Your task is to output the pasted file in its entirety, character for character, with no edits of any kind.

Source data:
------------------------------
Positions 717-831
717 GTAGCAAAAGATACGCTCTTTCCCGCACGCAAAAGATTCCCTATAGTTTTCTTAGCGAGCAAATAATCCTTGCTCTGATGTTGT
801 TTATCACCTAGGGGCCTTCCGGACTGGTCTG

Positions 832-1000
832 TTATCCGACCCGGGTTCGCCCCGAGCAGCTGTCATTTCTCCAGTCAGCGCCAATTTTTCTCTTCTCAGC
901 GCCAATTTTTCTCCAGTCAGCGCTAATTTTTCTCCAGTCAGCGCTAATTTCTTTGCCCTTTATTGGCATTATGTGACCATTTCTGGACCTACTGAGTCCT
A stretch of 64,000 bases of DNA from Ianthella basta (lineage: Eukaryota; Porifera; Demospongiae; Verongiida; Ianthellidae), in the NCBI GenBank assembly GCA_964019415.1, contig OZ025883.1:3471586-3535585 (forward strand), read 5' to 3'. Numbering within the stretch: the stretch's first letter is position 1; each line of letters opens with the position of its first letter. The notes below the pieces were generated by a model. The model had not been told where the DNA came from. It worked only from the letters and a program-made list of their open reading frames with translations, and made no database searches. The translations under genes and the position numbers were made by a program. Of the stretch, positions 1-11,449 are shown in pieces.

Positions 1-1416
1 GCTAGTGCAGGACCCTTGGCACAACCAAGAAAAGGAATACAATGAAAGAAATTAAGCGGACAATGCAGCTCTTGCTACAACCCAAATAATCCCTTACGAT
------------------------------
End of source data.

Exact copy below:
Positions 717-831
717 GTAGCAAAAGATACGCTCTTTCCCGCACGCAAAAGATTCCCTATAGTTTTCTTAGCGAGCAAATAATCCTTGCTCTGATGTTGT
801 TTATCACCTAGGGGCCTTCCGGACTGGTCTG

Positions 832-1000
832 TTATCCGACCCGGGTTCGCCCCGAGCAGCTGTCATTTCTCCAGTCAGCGCCAATTTTTCTCTTCTCAGC
901 GCCAATTTTTCTCCAGTCAGCGCTAATTTTTCTCCAGTCAGCGCTAATTTCTTTGCCCTTTATTGGCATTATGTGACCATTTCTGGACCTACTGAGTCCT
A stretch of 64,000 bases of DNA from Ianthella basta (lineage: Eukaryota; Porifera; Demospongiae; Verongiida; Ianthellidae), in the NCBI GenBank assembly GCA_964019415.1, contig OZ025883.1:3471586-3535585 (forward strand), read 5' to 3'. Numbering within the stretch: the stretch's first letter is position 1; each line of letters opens with the position of its first letter. The notes below the pieces were generated by a model. The model had not been told where the DNA came from. It worked only from the letters and a program-made list of their open reading frames with translations, and made no database searches. The translations under genes and the position numbers were made by a program. Of the stretch, positions 1-11,449 are shown in pieces.

Positions 1-1416
1 GCTAGTGCAGGACCCTTGGCACAACCAAGAAAAGGAATACAATGAAAGAAATTAAGCGGACAATGCAGCTCTTGCTACAACCCAAATAATCCCTTACGAT